SummaryAvalere found disparate breast cancer screening rates by race/ethnicity and insurance type. Stakeholders are seeking to address barriers to patient access.
Guidelines and Patient Access
Since 2016, the US Preventive Services Task Force (USPSTF) has recommended biennial breast cancer screening using mammography for women ages 50–74 who are at average risk for breast cancer with a “B” grade. In April, USPSTF released an updated draft recommendation that would reduce the age to start screening mammography to 40 years.
Under the Affordable Care Act (ACA) preventive services coverage mandate, most commercial health plans are required to cover—with no cost-sharing—services recommended by the USPSTF with an “A” or “B” grade. The requirement also applies to Medicaid expansion populations.
With the recent Braidwood v. Becerra ruling that removes the enforcement of coverage of cancer screening guidance from USPSTF, and poses potential impact on future access to preventive care and cancer screening services, Avalere examined breast cancer screening utilization in the US before this ruling.
Real-World Evidence of Screening
Avalere performed a retrospective claims analysis to identify utilization of breast cancer screening services since the preventive services coverage mandate went into effect. Using 2018-2019 claims data, we identified the number of women ages 50-74 who received at least one breast cancer screening vs. those who did not receive screening. We included a 2-year scan of claims prior to the COVID-19 pandemic to not introduce additional barriers to access existing during that time.
Fewer than half of women 50-74 years of age with Medicare fee-for-service (FFS) (38%), Medicare Advantage (44%), or Medicaid managed care (33%) received breast cancer screening (see Figure 1). Commercial plans had the highest percentage of women who received screening (56%), which may be due to the ACA’s preventive services coverage mandate. Even with USPSTF guidance and ACA support for access in place, what were potential barriers to access that are possibly still in existence today?
Avalere also analyzed rates of breast cancer screening in the Medicare FFS population and other payer types by race/ethnicity. Among women with Medicare FFS, Hispanic/Latino women had the lowest screening prevalence (24%), closely followed by Asian/Pacific Islander women (25%) (see Figure 2). Among women insured through other payer types, those in the Other/Unknown group had the lowest screening prevalence (20%), less than half that of women in other groups (see Figure 3).
Although we do not expect to see 100% screening in women in this analysis, because some may not qualify for screening based on risk or due to personal choice, the majority did not receive screening in 2018-2019.
Avalere conducted separate primary research with patients with breast cancer and supplemented findings with literature to understand barriers to accessing screening. Barriers to screening include unreliable transportation, geographic isolation, cultural and language barriers, low health literacy, mistrust in the medical system, cost, and lack of insurance, all of which are exacerbated by systemic racism.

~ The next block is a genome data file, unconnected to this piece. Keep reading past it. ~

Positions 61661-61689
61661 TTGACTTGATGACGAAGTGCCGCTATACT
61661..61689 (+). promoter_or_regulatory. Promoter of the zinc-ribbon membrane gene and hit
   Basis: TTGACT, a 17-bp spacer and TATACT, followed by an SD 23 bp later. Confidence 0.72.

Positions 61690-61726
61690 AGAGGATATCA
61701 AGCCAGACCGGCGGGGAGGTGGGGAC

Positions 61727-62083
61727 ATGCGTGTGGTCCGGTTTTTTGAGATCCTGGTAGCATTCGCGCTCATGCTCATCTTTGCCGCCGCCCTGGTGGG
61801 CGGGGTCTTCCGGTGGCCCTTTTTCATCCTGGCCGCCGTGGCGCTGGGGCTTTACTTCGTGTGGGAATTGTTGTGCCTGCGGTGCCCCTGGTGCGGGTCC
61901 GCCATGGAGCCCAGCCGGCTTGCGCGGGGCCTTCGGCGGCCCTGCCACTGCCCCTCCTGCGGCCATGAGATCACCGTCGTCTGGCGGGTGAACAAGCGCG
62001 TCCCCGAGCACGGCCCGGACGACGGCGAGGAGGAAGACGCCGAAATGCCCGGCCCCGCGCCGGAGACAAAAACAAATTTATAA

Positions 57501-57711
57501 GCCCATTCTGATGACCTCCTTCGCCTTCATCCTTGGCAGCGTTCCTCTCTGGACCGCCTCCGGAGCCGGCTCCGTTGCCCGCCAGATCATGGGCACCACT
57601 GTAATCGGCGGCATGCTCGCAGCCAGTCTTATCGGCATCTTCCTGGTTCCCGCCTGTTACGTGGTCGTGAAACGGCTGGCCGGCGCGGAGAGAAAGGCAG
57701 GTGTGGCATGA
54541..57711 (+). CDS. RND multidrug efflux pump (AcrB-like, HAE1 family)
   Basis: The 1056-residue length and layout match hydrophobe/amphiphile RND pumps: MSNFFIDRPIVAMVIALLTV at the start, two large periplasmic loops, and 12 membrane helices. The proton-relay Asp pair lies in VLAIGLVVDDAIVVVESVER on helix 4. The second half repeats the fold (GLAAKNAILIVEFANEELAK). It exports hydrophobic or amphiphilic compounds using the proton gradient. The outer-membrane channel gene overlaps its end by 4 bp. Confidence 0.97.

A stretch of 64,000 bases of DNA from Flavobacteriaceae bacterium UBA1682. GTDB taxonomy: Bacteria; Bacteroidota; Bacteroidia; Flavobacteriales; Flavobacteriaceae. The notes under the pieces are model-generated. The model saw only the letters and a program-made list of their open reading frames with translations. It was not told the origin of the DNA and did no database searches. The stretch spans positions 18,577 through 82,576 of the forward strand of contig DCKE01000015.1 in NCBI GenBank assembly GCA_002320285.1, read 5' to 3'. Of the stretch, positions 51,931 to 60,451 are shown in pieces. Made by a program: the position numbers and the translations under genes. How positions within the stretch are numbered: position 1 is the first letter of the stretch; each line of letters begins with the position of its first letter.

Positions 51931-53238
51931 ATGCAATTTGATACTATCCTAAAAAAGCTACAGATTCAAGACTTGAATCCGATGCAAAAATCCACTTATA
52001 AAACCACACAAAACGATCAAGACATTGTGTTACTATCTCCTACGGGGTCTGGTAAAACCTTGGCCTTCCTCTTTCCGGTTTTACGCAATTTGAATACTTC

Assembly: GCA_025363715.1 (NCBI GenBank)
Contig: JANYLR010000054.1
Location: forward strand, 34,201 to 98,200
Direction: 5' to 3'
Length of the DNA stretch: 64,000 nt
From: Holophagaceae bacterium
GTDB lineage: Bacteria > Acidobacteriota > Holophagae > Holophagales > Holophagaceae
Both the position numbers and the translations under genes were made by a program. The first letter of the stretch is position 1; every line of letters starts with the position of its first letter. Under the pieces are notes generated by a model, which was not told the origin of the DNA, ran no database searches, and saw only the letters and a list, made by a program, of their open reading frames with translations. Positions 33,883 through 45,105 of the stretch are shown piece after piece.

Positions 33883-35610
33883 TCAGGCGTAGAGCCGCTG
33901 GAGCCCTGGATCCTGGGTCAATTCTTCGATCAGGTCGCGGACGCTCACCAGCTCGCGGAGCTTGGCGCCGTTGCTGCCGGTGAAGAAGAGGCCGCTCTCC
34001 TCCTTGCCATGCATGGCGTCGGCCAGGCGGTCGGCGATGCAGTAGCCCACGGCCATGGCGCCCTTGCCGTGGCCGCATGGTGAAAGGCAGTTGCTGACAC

As the data shows there may be multiple barriers to solve, there are stakeholders in healthcare already taking actions to address these barriers.
The draft recommendation proposed by USPSTF in April align with breast cancer screening guidelines from the National Comprehensive Cancer Network (NCCN), a not-for-profit alliance of 33 leading cancer centers.
The NCCN 2023 Annual Conference, which took place shortly before USPSTF released its draft recommendation, featured presentations on barriers to breast cancer screenings and measures that may be used to address these barriers.
A molecular diagnostic company discussed how multi-cancer early detection testing can detect multiple cancer types using a blood draw and could help expand access to screening for underserved populations. Another presenter, a large academic medical center, demonstrated how mobile screening programs (including mammography) improved patient access to oncology care in their area, highlighting the importance of community outreach and engagement. Attendees also highlighted the Dana-Farber Cancer Institute’s Cancer Care Equity Program (CCEP), which aims to reduce disparities in cancer outcomes and improve access to preventive services through community outreach and educational programs.
Key healthcare stakeholder such as screening companies, advocacy groups, and health care systems are collaborating on community-based strategies such as establishing mobile clinics, creating educational materials, ensuring coverage of screening tests for those uninsured, and addressing system biases to address barriers in cancer screening.
Through the concerted efforts of these stakeholders in their communities, access to guideline-recommended screening is improving. Efforts like these may improve patient outcomes, long-term medical cost, and reduce mortality rates. This is true especially for the underserved patient population.
Our analysis of claims data and literature review found that barriers to breast cancer screening may go beyond payer coverage and affordability. Stakeholders in this space should monitor efforts to address these barriers and their impacts on patients.
Avalere performed this analysis using 100% Medicare FFS, Medicare Advantage, Medicaid managed care, and commercial claims, accessed by Avalere via a research collaboration with Inovalon, Inc., and governed by a research-focused Center for Medicare & Medicaid Services data use agreement. This includes the 100% sample of Medicare Part A and Part B Medicare FFS claims data. The commercial claims database is populated by providers which are contracted and are not sampled to be nationally representative but rather rely on a large national convenience sample.
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